8. Vollstedt 66 [8] (Denny Zimmerman): Built for 1966 and raced by Billy Foster as the #27 Jim Robbins entry. Retained for 1967 and intended to be raced by Lucien Bianchi in 1967 but borrowed by Mario Andretti for the opening race of the 1967 season, only to crash it in practice. Bianchi was later bumped at the Indy 500. Raced by Jim Malloy for the rest of 1967 and for occasional races in 1968 and 1969. To Frank J Fiore's Fiore Racing Enterprises for 1970 and raced as the #43 by Bob DeJong and then in 1971 by Denny Zimmerman. Later entered by Fiore as the #43 again for Al Loquasto in 1972, Jerry Karl and Bob Harkey in 1973, and Karl Busson in 1974. Later sold by Fiore and the car passed through several collectors until purchased by the Fiore family in 2001. Fiore died in 2007 but his son Frank Fiore Jr (Dallastown, PA) continued with the car's long-term restoration. The car appeared in public for the first time in 45 years at the Vintage Celebration at Pocono Raceway in August 2017.
  9. Kuzma-Kenyon 71 (Roger McCluskey): New for the 1970 Indianapolis 500, and fitted with a turbo Ford engine for Wally Dallenbach to use briefly in practice as Lindsey Hopkins' #6 Sprite entry. Chief mechanic Jack Beckley then left the team, and Don Kenyon took over his role. The #6 Kuzma was then presumably the car driven by Mel Kenyon at Michigan in July, and at Ontario in September. The #6 car then became Roger McCluskey's regular Kuzma-Ford during 1971, finishing third at Michigan in July, and second at Phoenix in October. McCluskey drove it at a few short track races in 1972, and it was also his unused spare car at the 1972 Indy 500.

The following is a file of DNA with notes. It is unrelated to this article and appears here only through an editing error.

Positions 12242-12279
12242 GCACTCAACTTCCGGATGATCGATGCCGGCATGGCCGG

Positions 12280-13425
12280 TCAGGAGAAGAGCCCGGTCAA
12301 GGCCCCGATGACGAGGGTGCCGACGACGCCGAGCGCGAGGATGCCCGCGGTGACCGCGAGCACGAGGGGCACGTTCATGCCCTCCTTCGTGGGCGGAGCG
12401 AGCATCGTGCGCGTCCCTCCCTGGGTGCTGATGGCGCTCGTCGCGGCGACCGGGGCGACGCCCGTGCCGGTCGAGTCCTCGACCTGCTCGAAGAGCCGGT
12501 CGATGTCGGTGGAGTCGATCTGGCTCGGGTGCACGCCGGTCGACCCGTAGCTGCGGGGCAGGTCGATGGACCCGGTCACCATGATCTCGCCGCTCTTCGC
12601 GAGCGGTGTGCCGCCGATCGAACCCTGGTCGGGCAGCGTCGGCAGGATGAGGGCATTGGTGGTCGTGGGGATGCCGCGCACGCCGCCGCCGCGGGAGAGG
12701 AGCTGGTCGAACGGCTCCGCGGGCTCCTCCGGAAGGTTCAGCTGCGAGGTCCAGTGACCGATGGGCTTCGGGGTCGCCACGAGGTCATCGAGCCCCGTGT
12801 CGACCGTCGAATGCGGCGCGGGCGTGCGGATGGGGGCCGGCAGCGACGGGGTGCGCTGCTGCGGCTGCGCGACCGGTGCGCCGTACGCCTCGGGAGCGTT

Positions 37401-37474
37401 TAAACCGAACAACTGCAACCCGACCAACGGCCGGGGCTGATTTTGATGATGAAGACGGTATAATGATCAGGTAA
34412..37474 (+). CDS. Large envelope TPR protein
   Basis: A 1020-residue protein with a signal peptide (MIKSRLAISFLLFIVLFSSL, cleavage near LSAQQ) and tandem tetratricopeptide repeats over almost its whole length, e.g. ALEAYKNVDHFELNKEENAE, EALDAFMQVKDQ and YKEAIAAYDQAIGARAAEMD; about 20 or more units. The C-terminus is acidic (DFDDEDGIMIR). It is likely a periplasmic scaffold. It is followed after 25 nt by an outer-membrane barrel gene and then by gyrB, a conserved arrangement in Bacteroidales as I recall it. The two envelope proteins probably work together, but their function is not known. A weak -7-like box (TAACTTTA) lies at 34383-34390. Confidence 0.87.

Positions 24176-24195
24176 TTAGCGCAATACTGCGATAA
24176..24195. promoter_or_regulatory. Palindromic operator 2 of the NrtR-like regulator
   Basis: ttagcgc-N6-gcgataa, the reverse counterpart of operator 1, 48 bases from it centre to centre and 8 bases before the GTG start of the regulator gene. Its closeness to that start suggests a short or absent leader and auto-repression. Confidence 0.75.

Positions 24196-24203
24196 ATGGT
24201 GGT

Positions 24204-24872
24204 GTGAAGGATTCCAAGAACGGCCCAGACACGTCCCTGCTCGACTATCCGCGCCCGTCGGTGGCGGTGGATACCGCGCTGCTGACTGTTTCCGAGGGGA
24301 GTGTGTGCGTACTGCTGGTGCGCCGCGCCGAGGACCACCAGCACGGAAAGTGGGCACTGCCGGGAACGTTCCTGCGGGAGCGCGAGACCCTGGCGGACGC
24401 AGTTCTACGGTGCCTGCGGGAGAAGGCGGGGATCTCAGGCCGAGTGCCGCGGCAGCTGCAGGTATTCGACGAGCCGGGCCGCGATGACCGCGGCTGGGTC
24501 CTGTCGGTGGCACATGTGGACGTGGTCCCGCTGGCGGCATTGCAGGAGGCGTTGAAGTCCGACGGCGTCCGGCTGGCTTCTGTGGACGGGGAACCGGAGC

10. Gerhardt 70 (Gary Bettenhausen): Bettenhausen had a new factory Gerhardt for the 1970 Indy 500 and used this car again in the 1971 500. In 1972, Rutherford started his Thermo King/Gerhardt career with a run in a "wedge-shaped Gerhardt that Bettenhausen had driven many times" (Davidson 1974 year book p179) so this was presumably Bettenhausen's car from Indy 1970 to the end of 1971. Presumed also to be Jim Malloy's car at the start of 1972 and then the #46 car at the 1972 Indy 500 that was changed to run as #16 for Jerry Karl after Malloy's crash in the new Eagle. This would then be the car driven by Rutherford at Milwaukee in June but consumed in a "fiery and spectacular crash".
  11. Mongoose 71 (Lloyd Ruby): New for Lloyd Ruby in 1971 as the Gene White team's #12 car but "abandoned by Ruby after that year's Indy 500", presumably as it was the only year for some time that he had not led the race. Sold to Pat O'Reilly and entered as the #51 Minnesota Serendipity car in 1973 for Dee Jones, John Hubbard and Jigger Sirois. Returned in 1974 as the #53 for John Cannon but failed to qualify for the Indy 500. Raced later in 1974 by Jan Opperman and by Mel Cornett and appeared in 1975 for John Hubbard and Cornett again. Wrecked at Milwaukee in June 1975 and, according to Milwaukee Mile Historian Steve Zautke, was "wiped out".